If you're fully vaccinated — meaning you've received both doses of either the two-dose Pfizer or Moderna vaccine or you've received the single-dose Janssen vaccine — and it's been at least two weeks since you received your final dose, the CDC has provided updated recommendations you can follow as a fully vaccinated person. Some, but not all, of these guidelines include the following:

  • You may visit and gather with other fully vaccinated people indoors without wearing a protective face covering or practicing physical distancing.
  • You don't need to quarantine or get a COVID-19 test if you've been exposed to someone who has COVID-19 and you're asymptomatic.
  • Continue to wear a well-fitting mask and practicing social distancing in public settings.
  • Continue to avoid attending medium- and large-sized in-person gatherings.
  • If you're visiting people in person who are unvaccinated and at high risk for developing severe COVID-19, wear a mask, practice social distancing, maintain good hygiene and practice other key prevention measures around them.

To review the full list of updated guidelines for people who are fully vaccinated, visit the CDC website.


What to Do If You're Sick or Think You Might Be

If you currently have COVID-19 or are experiencing symptoms, the CDC suggests following these steps to take care of yourself and limit the spread of the virus to others in your household and your community:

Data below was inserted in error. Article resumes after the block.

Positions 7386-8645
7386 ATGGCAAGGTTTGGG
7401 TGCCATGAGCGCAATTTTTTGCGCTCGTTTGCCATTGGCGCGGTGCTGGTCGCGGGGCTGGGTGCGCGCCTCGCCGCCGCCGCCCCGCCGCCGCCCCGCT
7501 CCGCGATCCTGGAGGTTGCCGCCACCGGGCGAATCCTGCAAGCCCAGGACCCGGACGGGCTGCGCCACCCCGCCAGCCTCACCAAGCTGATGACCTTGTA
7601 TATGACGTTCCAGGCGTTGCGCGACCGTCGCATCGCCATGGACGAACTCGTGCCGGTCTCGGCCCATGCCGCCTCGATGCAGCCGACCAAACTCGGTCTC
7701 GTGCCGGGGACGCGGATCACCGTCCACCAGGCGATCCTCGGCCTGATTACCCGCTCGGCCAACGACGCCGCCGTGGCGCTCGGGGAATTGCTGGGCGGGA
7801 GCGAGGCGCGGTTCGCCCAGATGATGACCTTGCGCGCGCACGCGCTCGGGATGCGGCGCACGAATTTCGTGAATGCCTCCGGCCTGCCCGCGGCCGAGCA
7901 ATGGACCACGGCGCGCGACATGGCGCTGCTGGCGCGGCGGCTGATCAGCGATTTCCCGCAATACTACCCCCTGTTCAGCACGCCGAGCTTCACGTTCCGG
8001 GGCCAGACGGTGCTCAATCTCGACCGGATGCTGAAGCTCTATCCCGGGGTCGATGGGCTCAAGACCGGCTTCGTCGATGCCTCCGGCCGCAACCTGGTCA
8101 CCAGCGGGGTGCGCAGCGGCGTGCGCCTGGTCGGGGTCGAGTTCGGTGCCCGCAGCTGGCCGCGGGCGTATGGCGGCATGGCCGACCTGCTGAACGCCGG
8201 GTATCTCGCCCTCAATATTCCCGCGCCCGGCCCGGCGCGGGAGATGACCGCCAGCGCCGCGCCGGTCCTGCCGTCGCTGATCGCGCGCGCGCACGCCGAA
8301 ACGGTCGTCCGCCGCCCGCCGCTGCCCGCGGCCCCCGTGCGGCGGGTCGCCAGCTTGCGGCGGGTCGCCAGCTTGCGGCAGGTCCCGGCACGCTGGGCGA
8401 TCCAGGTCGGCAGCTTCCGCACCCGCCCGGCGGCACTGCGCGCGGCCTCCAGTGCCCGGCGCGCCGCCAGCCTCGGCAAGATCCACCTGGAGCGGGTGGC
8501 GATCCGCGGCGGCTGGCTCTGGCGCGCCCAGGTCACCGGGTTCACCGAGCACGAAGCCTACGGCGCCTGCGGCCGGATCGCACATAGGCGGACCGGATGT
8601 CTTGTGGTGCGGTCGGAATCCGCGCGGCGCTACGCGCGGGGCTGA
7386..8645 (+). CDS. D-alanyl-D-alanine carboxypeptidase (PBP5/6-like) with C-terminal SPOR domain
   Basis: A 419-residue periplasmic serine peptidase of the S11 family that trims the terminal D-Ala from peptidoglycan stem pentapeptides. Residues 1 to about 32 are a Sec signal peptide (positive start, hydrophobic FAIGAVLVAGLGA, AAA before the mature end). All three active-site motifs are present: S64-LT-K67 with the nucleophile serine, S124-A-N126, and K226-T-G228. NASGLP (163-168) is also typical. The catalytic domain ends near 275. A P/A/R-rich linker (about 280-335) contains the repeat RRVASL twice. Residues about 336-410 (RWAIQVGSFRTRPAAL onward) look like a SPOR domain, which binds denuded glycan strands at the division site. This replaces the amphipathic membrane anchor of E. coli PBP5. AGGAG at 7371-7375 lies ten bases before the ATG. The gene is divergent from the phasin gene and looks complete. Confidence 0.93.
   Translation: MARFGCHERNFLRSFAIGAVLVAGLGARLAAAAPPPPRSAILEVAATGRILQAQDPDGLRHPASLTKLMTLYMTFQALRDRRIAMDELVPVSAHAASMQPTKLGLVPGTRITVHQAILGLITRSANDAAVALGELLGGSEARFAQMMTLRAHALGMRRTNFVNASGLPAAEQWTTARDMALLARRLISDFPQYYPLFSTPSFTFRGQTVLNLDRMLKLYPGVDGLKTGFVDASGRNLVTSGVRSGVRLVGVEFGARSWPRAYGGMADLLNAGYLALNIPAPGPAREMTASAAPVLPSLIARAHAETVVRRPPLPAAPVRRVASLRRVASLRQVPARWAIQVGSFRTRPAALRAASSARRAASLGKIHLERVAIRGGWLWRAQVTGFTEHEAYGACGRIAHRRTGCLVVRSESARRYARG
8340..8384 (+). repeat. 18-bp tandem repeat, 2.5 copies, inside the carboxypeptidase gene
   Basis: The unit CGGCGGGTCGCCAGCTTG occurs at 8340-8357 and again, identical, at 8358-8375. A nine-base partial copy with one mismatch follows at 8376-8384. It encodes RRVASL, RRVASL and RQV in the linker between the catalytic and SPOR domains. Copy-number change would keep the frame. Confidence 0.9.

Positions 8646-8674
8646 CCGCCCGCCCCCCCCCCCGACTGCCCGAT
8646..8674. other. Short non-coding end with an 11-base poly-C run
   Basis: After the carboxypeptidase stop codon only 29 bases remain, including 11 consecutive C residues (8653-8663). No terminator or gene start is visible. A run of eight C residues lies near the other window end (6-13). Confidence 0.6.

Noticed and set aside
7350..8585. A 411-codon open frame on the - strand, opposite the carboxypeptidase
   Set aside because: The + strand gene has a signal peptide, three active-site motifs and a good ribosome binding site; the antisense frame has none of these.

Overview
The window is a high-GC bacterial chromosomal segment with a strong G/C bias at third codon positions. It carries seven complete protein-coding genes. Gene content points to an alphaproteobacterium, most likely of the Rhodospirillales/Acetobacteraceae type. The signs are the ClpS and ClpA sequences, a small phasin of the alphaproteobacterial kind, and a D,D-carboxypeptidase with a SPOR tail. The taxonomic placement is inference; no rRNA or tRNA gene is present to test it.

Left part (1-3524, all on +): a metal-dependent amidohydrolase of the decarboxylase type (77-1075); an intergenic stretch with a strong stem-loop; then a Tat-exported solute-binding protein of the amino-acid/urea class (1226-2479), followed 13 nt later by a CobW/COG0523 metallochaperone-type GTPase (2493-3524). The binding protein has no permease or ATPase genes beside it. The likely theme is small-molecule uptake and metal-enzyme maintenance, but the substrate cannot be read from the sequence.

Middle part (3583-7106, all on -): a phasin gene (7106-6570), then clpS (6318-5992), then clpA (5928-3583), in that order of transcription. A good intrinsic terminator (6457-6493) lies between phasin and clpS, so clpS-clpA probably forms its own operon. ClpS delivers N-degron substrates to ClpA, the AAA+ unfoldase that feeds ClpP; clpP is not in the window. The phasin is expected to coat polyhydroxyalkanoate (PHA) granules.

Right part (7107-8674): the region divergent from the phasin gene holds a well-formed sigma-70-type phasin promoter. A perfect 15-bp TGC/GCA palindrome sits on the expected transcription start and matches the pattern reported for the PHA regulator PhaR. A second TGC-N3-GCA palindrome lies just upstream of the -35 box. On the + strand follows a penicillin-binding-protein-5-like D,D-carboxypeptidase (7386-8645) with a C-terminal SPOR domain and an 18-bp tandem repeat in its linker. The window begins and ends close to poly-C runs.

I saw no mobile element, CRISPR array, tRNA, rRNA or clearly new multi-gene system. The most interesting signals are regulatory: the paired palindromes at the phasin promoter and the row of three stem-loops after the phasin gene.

• Stay at home unless you need to receive medical care. This means not leaving your house.
  • Stay out of public areas as much as possible when you do need to leave. Don't use public transportation such as buses and subways. Also avoid taxis and ride-share vehicles.
  • If possible, sequester yourself in a specific room in your home away from other people and pets and use a separate bathroom.
  • Whenever you're around other people in your home or in public, wear a cloth face covering. 
  • Monitor your symptoms and contact your doctor immediately if they worsen.
  • Seek emergency medical attention if you experience emergency warning signs of COVID-19. These include trouble breathing, a blue tint to your lips or face, lasting pain or pressure in your chest, and trouble waking or staying awake. 
  • When seeking medical care, whether from your primary care provider or emergency services, notify them ahead of time that you have COVID-19 or believe you might have it. This helps them better prepare for your visit and protect their staff members.
  • Disinfect high-touch surfaces in your personal room and bathroom daily. These include phones, keyboards, remote controls, counters, tabletops, doorknobs, bathroom fixtures and bedside tables.
  • Someone in your home who isn't sick should disinfect high-touch surfaces in common areas of your home daily.
  • Continue to cover your coughs and sneezes and wash your hands frequently or use alcohol-based hand sanitizer to clean your hands.
Covid Test
A medical worker performs a nasal swab on a person at a rapid COVID-19 test site in Orlando, Florida on December 8, 2020. Photo Courtesy: Paul Hennessy/SOPA Images/LightRocket/Getty Images


Learn More About COVID-19

These articles and resources can help you learn more about a variety of topics related to the COVID-19 pandemic.

Covid Vaccine 1
Pastor Brenda Barnes is vaccinated by nurse Marie St. Jean at Hartford HealthCare St. Vincent's Medical Center in Bridgeport, Connecticut on February 26, 2021. Photo Courtesy: Joseph Prezioso/AFP/Getty Images